But despite this fact, the archaeological remains found in Playa del Carmen are still fairly easy to miss, unless you know what you are looking for.

A small artificial platform topped with either a small temple or residential structure in Xaman Há, Quintana Roo. Photo: Carlos Rosado van der Gracht / Yucatán Magazine

The surviving structures are split up into three main groups, which we will call Group 1, Group 2, and Group 3. (Note: not an official INAH designation.)

Map showing the three main groups of archaeological remains viewable to visitors in ancient Xaman Há, modern Playa del Carmen: Map: Google Maps / Carlos Rosado van der Gracht

Because it sits in an open area surrounded by condominiums and tennis courts, Group 1 is the easiest architectural group to visit. 

Group 1 features five structures arranged atop an artificial platform. All of the structures have been partially restored and can be seen up close, though climbing them (as with all the structures in Xaman Há) is forbidden. 

East to west view of Group 1 in Xaman Há, in what is today Playa del Carmen. Photo: Carlos Rosado van der Gracht / Yucatán Magazine

The best preserved and most restored structure in Group 1 was likely an elite residence, featuring a large chamber, column, and remains of stucco.

Steps leading up to the artificial platform in Xaman Há’s Group 1. Photo: Carlos Rosado van der Gracht / Yucatan Magazine

Another of the most impressive structures in Group 1 features a beautifully restored entranceway that would have led through what is now a collapsed vault.

As a result of the conditions, archaeologists found the structures of Xaman Há, in several cases the only section of the building which could be accurately restored was their main point of access, thus creating the false illusion that all of these structures would have been quite similar. Photo: Carlos Rosado van der Gracht / Yucatán Magazine

Xaman Há’s Group 2 is encircled by a tall chain-link fence which is almost always closed. This makes entering and exploring the site impossible, but it’s still possible to make out several of the structures from outside the gate.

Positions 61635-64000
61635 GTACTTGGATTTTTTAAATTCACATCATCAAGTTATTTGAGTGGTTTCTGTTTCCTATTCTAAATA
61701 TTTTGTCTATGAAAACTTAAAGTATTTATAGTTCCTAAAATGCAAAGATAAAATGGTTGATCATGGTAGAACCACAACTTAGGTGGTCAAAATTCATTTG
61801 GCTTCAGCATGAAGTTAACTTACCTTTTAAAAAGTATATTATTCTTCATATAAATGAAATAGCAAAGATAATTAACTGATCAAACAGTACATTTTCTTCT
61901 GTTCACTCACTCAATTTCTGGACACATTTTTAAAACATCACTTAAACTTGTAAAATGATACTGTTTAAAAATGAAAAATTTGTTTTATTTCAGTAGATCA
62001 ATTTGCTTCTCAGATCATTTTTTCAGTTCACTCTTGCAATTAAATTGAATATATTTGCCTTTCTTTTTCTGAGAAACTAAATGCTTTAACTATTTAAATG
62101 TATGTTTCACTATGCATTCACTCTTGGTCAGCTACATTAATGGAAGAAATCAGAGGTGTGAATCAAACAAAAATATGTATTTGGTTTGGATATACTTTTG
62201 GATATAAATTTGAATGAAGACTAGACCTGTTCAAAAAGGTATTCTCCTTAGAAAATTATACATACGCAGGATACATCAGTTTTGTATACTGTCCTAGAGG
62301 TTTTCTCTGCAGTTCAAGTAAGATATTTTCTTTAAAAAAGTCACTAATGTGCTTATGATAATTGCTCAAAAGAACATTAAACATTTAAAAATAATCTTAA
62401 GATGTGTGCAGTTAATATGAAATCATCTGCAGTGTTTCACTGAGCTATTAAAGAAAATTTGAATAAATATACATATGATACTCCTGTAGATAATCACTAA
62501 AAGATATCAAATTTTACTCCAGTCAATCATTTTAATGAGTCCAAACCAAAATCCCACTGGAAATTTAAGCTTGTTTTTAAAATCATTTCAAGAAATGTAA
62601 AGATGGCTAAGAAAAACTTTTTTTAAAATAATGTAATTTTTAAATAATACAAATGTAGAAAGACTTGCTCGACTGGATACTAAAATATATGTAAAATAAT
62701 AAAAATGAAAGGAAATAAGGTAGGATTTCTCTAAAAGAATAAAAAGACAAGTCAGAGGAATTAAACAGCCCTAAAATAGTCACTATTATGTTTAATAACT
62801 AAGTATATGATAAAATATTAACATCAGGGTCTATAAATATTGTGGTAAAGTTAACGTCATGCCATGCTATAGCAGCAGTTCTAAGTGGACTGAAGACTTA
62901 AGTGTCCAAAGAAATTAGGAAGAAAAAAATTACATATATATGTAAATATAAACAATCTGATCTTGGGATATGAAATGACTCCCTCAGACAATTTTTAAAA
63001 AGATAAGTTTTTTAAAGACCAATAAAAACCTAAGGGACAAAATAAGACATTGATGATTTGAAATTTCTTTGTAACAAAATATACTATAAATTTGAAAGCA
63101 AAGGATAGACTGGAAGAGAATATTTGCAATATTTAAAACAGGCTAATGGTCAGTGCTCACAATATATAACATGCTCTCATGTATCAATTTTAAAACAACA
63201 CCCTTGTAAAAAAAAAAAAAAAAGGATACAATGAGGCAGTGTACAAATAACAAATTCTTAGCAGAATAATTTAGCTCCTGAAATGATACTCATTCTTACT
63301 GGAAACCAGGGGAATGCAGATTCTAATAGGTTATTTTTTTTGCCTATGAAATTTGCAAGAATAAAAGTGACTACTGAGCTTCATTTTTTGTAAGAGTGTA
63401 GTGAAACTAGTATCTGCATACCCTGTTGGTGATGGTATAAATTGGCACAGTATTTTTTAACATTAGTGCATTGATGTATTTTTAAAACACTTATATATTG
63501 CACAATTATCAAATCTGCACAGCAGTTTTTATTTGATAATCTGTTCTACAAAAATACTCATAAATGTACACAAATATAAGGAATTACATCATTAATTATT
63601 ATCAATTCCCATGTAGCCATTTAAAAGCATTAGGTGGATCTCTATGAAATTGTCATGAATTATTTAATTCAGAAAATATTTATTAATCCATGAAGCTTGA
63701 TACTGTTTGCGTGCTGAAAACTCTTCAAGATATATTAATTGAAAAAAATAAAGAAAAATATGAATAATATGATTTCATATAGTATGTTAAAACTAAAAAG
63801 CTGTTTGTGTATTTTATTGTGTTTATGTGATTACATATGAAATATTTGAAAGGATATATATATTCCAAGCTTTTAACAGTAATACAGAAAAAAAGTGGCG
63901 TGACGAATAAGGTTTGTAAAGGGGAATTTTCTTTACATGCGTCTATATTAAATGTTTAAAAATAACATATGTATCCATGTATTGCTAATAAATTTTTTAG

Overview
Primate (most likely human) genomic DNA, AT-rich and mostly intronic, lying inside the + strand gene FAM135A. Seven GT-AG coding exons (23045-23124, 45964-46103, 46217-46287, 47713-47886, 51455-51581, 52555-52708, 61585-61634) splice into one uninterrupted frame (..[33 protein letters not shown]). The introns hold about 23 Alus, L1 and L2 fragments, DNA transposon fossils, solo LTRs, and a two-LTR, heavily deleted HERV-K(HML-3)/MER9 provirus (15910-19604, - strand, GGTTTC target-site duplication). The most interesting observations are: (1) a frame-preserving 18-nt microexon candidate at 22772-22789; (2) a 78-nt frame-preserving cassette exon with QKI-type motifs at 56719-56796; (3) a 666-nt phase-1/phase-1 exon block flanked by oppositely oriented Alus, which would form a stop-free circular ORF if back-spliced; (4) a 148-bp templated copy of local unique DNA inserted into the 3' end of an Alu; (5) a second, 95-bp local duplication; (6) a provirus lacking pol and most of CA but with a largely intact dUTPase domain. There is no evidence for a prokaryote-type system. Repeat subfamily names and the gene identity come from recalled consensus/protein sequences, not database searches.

The largest structure in Group 2 is visible from outside the gated perimeter. Photo: Carlos Rosado van der Gracht / Yucatán Magazine

The structures in Group 2 are notable for their positioning in what is called an “E grouping,” which suggests an astronomically significant alignment, often with reference to the planet Venus. 

During excavations in Xaman Há archaeologists discovered a handful of engravings and references to the worship of the fertility goddess Ixchel. Photo: Carlos Rosado van der Gracht / Yucatán Magazine

In Group 3 we find a beautifully restored lone temple in what is today Playa del Carmen’s 5th Avenue. The survival of this structure is all the more impressive given that this area is one of the most coveted corners of real estate in all of Mexico.

A lone surviving structure in Playa del Carmen 5th avenue has weathered the ravages of time, hurricanes, and the interests of developers, with much help from the INAH. You really must give credit where credit is due. Photo: Carlos Rosado van der Gracht / Yucatán Magazine

If you go 

Getting to Playa del Carmen is extremely easy from just about every point on the Yucatán Peninsula.

Map showing the location of Playa del Carmen on the Yucatán Peninsula. Map: Google Maps

Once in Playa del Carmen, visiting its ancient architecture dating to the Post-classic is quite simple and can be done entirely on foot.

If you see this condominium building near Xaman Ha’s group A, you are on the right track. Photo: Carlos Rosado van der Gracht / Yucatán Magazine